If everything goes right for an organization, it will eventually find itself expanding into new markets and requiring greater investment in business-grade technology. Provisioning the right combination of tools can be difficult without consulting the tech-savvy members of the IT department who can guide companies toward making more impactful additions. The challenges of enterprise expansion have only become more pronounced over the years as businesses lean on increasingly complex internal systems. Accounting for the various disparities in software and platforms may present some significant headaches for those who are not prepared to handle such diverse enterprise ecosystems.
Entrepreneur contributor Lou Ennuso touched upon these issues recently, noting that they can easily lead to organizations spending a great deal of time and money addressing them. Further exacerbating these circumstances are the limited IT resources available to many companies, resulting in costly and potentially harmful bottlenecks. A streamlined and integrated internal processing system could alleviate these concerns and provide IT personnel with more opportunities to help the enterprise with beneficial projects. According to Ennuso, such an approach is preferable to overhauling chunks of a company’s IT space.
“Completely replacing existing systems aren’t (sic) viable from both a cost and IT standpoint,” Ennuso wrote. “While integration platforms must provide end users with the functionality and ease of use they require, IT has often already made significant investments in a number of different business applications. Look for integration solutions and platforms that work with your existing IT architecture to avoid costly, time consuming projects.”
Redefining the role of the CIO
Finding ways to bridge the divide between legacy systems and recent tech acquisitions is increasingly becoming a core aspect of a CIO’s job description. Daniel Benton, global managing director at Accenture, explained that the ability to seamlessly intertwine these disparate platforms was the mark of a great IT executive. According to CIO Insight contributor Samuel Greengard, these bridge-building skills need to extend across the entire organization, syncing IT and business initiatives with the aim for overall enterprise success.
“The best CIOs drive the innovation discussion and debate,” Benton said, according to the source. “They understand the components of being a digital business and develop the agility to operate successfully in today’s business climate.”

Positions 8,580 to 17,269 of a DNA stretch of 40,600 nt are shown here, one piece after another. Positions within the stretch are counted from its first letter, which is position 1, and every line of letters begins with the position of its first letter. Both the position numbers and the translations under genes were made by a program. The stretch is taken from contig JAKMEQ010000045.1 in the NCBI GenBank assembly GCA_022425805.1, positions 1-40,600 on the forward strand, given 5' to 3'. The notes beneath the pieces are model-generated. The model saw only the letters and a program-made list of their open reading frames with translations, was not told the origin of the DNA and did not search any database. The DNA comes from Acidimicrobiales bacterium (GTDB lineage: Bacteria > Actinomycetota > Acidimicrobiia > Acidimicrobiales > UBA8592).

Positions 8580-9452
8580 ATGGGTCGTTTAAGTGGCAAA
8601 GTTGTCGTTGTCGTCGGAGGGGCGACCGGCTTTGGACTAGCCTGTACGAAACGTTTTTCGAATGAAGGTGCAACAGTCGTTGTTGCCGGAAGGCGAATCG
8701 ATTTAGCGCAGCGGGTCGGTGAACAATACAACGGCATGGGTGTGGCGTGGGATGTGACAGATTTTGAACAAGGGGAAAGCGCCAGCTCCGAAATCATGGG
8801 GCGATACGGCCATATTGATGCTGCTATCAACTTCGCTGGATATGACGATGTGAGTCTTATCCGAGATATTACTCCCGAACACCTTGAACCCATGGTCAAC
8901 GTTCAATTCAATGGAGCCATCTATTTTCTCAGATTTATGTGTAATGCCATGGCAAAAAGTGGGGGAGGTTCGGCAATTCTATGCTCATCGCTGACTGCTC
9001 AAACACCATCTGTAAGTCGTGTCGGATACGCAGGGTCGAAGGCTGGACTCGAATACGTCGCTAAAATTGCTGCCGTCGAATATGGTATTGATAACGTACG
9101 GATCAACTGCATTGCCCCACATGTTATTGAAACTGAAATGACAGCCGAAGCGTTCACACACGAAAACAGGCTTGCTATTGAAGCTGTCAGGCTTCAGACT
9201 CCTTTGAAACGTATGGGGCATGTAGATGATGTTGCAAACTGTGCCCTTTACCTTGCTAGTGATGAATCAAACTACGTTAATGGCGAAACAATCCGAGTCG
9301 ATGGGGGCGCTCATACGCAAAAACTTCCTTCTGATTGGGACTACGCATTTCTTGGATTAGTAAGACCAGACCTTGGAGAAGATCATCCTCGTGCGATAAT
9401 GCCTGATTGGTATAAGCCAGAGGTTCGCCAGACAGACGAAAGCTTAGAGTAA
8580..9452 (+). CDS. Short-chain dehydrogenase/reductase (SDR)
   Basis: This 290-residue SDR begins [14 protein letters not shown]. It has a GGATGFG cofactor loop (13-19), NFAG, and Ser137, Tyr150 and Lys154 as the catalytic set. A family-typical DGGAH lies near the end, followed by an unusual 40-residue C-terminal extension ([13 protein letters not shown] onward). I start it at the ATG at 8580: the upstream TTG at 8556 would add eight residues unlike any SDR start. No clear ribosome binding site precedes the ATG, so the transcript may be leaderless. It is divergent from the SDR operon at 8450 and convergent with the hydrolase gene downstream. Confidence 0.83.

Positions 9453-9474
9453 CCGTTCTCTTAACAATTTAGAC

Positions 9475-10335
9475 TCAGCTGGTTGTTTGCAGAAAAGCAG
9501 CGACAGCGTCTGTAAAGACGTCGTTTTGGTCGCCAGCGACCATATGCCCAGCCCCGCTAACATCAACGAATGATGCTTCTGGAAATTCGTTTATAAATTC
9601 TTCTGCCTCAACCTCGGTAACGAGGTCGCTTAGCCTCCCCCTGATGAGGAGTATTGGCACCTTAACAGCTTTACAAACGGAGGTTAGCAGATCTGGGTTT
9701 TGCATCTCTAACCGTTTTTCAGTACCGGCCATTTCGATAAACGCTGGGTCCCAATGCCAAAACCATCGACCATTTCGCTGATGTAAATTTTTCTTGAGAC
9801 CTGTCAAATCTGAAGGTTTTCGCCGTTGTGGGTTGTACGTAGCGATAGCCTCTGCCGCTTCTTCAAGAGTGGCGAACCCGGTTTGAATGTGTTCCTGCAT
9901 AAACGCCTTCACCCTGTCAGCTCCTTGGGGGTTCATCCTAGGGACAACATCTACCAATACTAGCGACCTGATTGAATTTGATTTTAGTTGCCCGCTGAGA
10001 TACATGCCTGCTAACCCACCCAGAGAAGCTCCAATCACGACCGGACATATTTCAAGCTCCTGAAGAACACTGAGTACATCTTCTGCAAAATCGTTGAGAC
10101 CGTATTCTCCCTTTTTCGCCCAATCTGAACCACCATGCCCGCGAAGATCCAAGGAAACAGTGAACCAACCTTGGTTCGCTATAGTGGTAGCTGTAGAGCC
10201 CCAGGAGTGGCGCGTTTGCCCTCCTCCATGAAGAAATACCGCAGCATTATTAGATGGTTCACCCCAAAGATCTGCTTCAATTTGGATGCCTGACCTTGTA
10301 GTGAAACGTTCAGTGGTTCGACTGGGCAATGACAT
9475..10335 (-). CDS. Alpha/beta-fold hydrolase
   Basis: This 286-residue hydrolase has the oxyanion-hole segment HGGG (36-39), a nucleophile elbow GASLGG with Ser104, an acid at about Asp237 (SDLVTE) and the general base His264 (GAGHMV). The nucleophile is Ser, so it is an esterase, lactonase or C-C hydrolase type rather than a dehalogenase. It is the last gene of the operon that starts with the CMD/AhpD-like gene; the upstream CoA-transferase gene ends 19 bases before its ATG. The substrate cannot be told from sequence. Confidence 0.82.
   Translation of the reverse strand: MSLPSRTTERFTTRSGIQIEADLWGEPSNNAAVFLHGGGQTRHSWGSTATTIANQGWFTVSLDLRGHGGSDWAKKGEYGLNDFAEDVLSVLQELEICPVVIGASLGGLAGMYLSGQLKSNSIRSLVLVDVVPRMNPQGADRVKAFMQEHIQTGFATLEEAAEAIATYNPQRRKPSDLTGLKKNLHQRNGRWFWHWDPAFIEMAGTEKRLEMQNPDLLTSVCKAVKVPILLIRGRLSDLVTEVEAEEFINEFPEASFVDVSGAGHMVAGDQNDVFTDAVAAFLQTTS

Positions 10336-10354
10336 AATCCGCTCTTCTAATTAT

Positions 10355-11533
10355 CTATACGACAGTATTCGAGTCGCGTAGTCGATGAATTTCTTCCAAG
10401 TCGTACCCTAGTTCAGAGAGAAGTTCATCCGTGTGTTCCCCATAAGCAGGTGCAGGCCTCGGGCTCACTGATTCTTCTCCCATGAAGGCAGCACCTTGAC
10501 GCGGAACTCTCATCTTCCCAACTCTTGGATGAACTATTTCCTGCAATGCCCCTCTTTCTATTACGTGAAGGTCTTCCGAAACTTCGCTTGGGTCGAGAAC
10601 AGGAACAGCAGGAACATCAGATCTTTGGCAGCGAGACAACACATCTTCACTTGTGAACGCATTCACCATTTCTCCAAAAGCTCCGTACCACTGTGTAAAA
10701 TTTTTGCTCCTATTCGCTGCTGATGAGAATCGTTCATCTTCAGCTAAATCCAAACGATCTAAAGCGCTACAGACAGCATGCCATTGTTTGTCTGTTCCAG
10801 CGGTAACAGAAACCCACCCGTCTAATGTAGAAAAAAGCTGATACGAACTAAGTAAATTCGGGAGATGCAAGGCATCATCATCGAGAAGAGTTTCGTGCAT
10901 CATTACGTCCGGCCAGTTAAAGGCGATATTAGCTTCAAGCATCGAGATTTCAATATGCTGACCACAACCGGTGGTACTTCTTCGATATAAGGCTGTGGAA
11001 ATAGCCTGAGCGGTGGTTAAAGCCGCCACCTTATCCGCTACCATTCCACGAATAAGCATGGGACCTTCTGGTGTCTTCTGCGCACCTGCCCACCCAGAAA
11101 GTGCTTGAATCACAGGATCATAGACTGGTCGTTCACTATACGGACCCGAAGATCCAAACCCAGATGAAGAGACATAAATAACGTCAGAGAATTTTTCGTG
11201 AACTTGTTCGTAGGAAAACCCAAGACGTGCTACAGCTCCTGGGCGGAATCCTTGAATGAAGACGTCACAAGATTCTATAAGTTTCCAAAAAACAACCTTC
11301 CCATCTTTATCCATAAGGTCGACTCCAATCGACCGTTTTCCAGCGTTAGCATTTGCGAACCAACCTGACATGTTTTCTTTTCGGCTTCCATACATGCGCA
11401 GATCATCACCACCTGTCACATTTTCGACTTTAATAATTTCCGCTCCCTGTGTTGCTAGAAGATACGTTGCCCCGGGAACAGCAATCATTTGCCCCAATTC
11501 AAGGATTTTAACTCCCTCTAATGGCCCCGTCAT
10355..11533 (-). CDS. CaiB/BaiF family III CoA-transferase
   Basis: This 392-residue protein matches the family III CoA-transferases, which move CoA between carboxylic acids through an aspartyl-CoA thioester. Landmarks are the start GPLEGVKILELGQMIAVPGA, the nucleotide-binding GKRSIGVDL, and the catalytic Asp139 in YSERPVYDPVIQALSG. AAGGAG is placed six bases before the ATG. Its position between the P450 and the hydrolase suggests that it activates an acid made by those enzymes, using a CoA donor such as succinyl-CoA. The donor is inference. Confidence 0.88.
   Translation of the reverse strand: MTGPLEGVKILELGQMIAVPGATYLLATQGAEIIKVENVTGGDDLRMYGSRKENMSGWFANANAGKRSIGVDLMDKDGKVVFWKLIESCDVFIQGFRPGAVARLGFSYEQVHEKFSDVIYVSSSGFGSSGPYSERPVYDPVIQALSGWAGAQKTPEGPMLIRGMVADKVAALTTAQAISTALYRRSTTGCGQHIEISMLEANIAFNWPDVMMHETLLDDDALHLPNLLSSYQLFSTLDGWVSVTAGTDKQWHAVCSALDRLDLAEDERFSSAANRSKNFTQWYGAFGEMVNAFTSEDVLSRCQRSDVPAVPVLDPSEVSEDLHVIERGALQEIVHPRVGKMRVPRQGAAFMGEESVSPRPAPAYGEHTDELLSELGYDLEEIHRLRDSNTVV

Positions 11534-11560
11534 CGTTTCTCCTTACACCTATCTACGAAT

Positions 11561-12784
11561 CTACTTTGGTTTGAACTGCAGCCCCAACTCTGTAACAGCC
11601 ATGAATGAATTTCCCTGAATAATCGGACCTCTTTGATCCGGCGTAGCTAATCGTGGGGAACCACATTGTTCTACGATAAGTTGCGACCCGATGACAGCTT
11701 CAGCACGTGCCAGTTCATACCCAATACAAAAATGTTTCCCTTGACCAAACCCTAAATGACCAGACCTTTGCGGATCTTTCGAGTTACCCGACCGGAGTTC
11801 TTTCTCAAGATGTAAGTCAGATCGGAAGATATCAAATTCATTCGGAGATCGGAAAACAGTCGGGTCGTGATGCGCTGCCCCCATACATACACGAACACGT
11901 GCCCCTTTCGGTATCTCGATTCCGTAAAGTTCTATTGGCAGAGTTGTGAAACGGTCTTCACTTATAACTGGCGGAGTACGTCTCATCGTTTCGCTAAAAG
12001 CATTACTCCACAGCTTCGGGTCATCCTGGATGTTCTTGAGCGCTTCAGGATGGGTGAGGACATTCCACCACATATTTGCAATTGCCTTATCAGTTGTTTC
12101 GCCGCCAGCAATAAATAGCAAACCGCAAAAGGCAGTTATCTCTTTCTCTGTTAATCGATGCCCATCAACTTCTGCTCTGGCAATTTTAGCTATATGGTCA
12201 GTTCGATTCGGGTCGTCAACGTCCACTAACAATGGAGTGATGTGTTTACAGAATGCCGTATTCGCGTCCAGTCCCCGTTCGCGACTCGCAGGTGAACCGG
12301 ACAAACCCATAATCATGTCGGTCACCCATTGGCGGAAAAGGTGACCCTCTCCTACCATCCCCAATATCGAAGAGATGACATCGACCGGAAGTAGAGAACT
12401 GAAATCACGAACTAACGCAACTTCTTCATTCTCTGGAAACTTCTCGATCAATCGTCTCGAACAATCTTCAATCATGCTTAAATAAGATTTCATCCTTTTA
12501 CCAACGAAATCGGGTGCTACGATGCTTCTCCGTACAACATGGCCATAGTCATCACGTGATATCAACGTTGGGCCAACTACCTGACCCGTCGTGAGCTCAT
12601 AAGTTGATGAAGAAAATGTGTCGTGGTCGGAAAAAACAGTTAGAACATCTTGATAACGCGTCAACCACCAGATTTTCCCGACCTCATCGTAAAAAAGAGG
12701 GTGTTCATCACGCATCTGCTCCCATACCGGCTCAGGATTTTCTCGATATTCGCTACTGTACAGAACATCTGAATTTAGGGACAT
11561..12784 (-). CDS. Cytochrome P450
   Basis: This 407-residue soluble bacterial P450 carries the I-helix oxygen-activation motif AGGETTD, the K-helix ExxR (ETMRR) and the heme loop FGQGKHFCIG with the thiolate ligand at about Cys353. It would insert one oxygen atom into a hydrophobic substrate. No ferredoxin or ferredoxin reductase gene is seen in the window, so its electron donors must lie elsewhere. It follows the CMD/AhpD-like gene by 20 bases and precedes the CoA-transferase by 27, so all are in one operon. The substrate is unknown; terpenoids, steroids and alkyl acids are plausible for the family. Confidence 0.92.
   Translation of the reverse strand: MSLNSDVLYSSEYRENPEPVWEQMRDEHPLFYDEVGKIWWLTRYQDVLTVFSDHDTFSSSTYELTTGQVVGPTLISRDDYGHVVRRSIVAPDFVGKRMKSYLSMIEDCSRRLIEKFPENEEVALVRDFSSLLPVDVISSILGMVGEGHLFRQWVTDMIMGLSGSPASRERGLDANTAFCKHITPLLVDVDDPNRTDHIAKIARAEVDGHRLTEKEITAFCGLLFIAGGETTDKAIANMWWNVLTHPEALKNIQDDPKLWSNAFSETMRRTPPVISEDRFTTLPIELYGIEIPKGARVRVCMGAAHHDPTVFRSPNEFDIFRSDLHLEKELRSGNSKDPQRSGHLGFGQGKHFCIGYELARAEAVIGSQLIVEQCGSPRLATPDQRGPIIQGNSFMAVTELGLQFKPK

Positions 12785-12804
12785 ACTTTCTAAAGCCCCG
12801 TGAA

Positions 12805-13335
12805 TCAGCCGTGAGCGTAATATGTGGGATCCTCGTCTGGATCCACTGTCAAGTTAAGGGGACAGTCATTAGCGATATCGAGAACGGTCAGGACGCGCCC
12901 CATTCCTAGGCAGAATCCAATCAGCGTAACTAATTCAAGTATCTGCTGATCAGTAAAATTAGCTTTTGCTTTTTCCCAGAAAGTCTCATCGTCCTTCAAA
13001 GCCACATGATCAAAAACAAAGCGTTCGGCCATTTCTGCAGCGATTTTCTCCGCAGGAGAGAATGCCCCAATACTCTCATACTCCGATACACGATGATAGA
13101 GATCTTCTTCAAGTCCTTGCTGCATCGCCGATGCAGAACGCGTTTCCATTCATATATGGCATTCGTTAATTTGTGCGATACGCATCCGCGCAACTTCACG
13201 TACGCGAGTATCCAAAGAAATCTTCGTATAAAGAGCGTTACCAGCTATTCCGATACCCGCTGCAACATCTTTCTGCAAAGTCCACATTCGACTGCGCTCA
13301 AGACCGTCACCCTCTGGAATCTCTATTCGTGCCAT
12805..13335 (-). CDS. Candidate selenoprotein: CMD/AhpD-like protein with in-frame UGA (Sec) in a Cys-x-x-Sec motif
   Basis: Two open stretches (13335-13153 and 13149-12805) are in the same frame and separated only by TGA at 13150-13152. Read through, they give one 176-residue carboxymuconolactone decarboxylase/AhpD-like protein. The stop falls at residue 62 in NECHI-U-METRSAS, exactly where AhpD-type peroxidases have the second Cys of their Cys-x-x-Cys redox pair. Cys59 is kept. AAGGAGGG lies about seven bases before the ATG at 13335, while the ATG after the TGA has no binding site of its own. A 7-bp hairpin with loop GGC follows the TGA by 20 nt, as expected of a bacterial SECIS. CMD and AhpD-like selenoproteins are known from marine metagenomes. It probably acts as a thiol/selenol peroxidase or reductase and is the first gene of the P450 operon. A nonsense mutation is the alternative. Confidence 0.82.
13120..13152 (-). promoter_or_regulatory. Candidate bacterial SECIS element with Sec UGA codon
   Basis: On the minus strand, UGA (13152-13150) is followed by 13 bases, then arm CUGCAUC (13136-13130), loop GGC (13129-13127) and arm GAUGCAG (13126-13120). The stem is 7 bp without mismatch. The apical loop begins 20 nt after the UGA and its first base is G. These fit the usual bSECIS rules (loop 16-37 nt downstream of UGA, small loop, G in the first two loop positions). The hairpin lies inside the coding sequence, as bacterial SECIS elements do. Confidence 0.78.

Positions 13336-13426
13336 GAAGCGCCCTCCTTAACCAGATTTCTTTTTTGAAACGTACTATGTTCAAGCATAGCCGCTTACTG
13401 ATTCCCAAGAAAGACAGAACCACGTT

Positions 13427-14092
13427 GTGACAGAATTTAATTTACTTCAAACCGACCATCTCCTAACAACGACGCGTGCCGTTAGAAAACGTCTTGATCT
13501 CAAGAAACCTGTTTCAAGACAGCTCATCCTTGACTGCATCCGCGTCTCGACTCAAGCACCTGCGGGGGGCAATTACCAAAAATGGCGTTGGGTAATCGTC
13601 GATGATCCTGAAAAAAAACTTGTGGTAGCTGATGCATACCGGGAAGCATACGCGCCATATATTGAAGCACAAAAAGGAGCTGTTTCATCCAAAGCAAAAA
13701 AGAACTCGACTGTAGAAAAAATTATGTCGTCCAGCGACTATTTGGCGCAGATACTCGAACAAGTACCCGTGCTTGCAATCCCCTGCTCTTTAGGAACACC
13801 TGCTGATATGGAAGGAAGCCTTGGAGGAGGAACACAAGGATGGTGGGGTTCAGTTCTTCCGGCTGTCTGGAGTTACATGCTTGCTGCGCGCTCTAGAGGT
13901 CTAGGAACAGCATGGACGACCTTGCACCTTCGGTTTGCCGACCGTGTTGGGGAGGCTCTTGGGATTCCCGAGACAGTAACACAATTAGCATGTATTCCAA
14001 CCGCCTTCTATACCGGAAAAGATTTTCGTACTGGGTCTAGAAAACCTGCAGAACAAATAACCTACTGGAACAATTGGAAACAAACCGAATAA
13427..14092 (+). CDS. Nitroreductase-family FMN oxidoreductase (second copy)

Failing to take into account these trends could spell trouble for IT executives, as according to a recent survey cited by Greengard, CIOs only hold onto their positions for an average of four to five years. It’s imperative that these C-level officers take immediate action to better integrate IT and business systems and demonstrate their impact on enterprise operations.
Enhance enterprise performance with automated solutions
A good way to improve the performance of IT and business applications without making a major tech investment is to incorporate high-quality workload automation tools. Cross-platform automation tools can be applied to virtually any process, allowing a wide variety of workflows to be streamlined. By doing so, IT executives can ensure that these tasks are launched quickly and accurately, leading to more reliable performance from critical systems. Furthermore, businesses can more readily take advantage of the IT personnel that would have otherwise been stuck overseeing manual jobstream operations. With sophisticated tools such as SMA Solutions’ OpCon, enterprise users are free to scale their automation projects as high as they please.
As a valued customer of SMA Solutions, the Pennsylvania State Employees Credit Union has firsthand knowledge of the benefits that can be gained by deploying such a high-quality automation resource. According to PSECU Information Systems Manager Matt Kissinger, SMA Solutions’ tool far outpaced other attempts at automating internal processes.
“OpCon also gave us the ability to define dependencies within our Symitar processing and across our other database processing platforms,” Kissinger said. “OpCon enabled us to eliminate manual intervention while improving the quality and timeliness of our work.”